How to pick your favorite study spots

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Kira Walker/Staff

You have endless places to choose from when it comes to choosing your ideal spot for studying. Though people will have numerous suggestions based on your studying habits and personality, not every spot will work for you. We at the Clog have compiled a list of things for you to consider when settling down on a study location. Whether it’s your room, a cafe, a library or a random room in a building, consider these factors before deciding on a place to call your own. We will even go as far as to say that finding a spot that you feel comfortable in plays a huge part in your academic success here at UC Berkeley. Let’s be real, those seats at Doe Library aren’t going to magically open up when it comes closer to midterms and finals.

Vibe

Some places have too many lights on, and some places just aren’t bright enough. Some places are warm, and some places are too chilly. It’s like you’re playing Goldilocks with every potential positive study spot in Berkeley. The florescent lighting in Main Stacks might be too bright, but the mood lighting in Cafe Milano might put you to sleep. Try out a couple of places until you find one that’s just right — or just one that you find acceptable enough to stay in for the three hours it’ll take you to finish your problem sets.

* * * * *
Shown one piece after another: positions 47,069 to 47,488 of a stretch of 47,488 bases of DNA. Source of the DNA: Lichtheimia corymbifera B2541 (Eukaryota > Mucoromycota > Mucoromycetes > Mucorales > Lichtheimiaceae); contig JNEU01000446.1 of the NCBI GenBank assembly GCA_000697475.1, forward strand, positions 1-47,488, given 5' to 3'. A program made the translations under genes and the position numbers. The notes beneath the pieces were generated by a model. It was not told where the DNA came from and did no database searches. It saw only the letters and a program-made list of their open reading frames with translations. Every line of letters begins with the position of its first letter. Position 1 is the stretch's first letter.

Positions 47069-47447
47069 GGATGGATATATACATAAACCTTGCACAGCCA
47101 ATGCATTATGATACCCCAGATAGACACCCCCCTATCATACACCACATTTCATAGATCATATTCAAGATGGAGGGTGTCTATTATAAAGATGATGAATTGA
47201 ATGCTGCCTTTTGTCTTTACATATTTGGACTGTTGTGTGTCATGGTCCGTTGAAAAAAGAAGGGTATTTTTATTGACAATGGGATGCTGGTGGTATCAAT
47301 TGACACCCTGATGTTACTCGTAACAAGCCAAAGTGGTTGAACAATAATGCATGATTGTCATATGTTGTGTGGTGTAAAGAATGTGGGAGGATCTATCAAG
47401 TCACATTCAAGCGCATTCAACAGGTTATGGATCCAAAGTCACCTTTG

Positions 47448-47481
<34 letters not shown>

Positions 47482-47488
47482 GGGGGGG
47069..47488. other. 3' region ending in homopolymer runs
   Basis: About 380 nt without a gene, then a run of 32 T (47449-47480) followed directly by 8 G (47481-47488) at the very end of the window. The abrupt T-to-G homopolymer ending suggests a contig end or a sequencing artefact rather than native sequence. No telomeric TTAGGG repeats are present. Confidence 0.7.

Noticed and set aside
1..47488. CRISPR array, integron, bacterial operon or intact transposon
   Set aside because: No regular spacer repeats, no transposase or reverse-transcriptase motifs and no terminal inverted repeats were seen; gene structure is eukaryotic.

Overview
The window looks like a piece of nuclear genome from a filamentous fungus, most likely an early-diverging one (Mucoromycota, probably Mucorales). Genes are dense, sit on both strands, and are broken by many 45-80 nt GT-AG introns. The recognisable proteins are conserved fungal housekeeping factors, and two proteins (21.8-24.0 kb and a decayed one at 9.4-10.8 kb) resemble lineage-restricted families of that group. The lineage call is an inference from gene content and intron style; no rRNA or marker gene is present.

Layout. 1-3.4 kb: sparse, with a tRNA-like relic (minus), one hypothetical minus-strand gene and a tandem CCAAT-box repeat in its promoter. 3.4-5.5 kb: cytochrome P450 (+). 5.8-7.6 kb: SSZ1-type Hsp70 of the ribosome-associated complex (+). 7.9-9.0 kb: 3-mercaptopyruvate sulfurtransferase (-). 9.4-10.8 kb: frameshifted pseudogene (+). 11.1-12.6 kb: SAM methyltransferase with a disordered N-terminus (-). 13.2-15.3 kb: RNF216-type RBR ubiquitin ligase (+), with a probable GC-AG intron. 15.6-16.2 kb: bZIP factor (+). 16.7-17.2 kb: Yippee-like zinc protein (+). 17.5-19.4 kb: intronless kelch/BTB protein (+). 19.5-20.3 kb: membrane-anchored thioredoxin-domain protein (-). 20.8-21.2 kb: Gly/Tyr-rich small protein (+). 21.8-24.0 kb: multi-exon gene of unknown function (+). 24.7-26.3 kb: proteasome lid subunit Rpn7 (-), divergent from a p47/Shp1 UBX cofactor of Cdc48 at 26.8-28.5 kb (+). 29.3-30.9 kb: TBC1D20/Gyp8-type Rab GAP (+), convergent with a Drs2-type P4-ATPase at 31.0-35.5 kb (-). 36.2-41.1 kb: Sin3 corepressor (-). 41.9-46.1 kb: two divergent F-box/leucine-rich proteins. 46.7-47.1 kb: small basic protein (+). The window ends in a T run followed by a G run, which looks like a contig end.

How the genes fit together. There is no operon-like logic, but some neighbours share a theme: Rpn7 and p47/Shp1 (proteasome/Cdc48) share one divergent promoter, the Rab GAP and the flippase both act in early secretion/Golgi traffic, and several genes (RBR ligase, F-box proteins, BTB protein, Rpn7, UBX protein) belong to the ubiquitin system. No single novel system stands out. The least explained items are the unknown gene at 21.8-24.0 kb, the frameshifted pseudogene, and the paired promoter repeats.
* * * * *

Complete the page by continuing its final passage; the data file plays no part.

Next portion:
Hours

Some people work better in the morning, which means that their ideal studying spot will not be one that opens at 1 p.m. Most students, on the other hand, procrastinate until the night before to do all their work, so picking a place such as the anthropology library, which closes at 6 p.m. during the weekdays, would be useless. These students don’t engage in any sort of afterschool studying until they are well rested from their classes in the morning, so ideal places for them would have to close way into the middle of the night.

Crowd

If you don’t find noise and excessive carbon dioxide appealing in an environment, then we would suggest that you stay away from restaurants and any popular libraries. In fact, try looking for a place that can allow you to pretend like you’re as far removed from civilization as possible. Having your own booth at the East Asian Library will provide you with this exact solitude. But if being around other productive people motivates you, by all means, fight for a seat at Doe. Don’t underestimate the effect other people can have on your studying.

Internet access

A poor Internet connection can be frustrating and affect your ability to be productive. If your work requires you to fully access the Internet at all times, we suggest that you really check out the reliability of the network before committing to studying there. Other than that, if all you’re doing is reading out of a textbook, poor Internet and cell service might even help. The amount of work you’re able to conquer is unimaginable if you’re unable to check your phone every five minutes.

Food access

Chewing gum has proven to have a positive effect on concentration. Though it’s not officially proven, some of us find that overloading on carbs help us study better as well. In this case, studying where there is easy food access, such as in a cafe, would be ideal. That way, you’re not “that person” who cannot stop rummaging through a bag of Doritos while everyone else is dead silent.

Contact Catherine Straus at [email protected].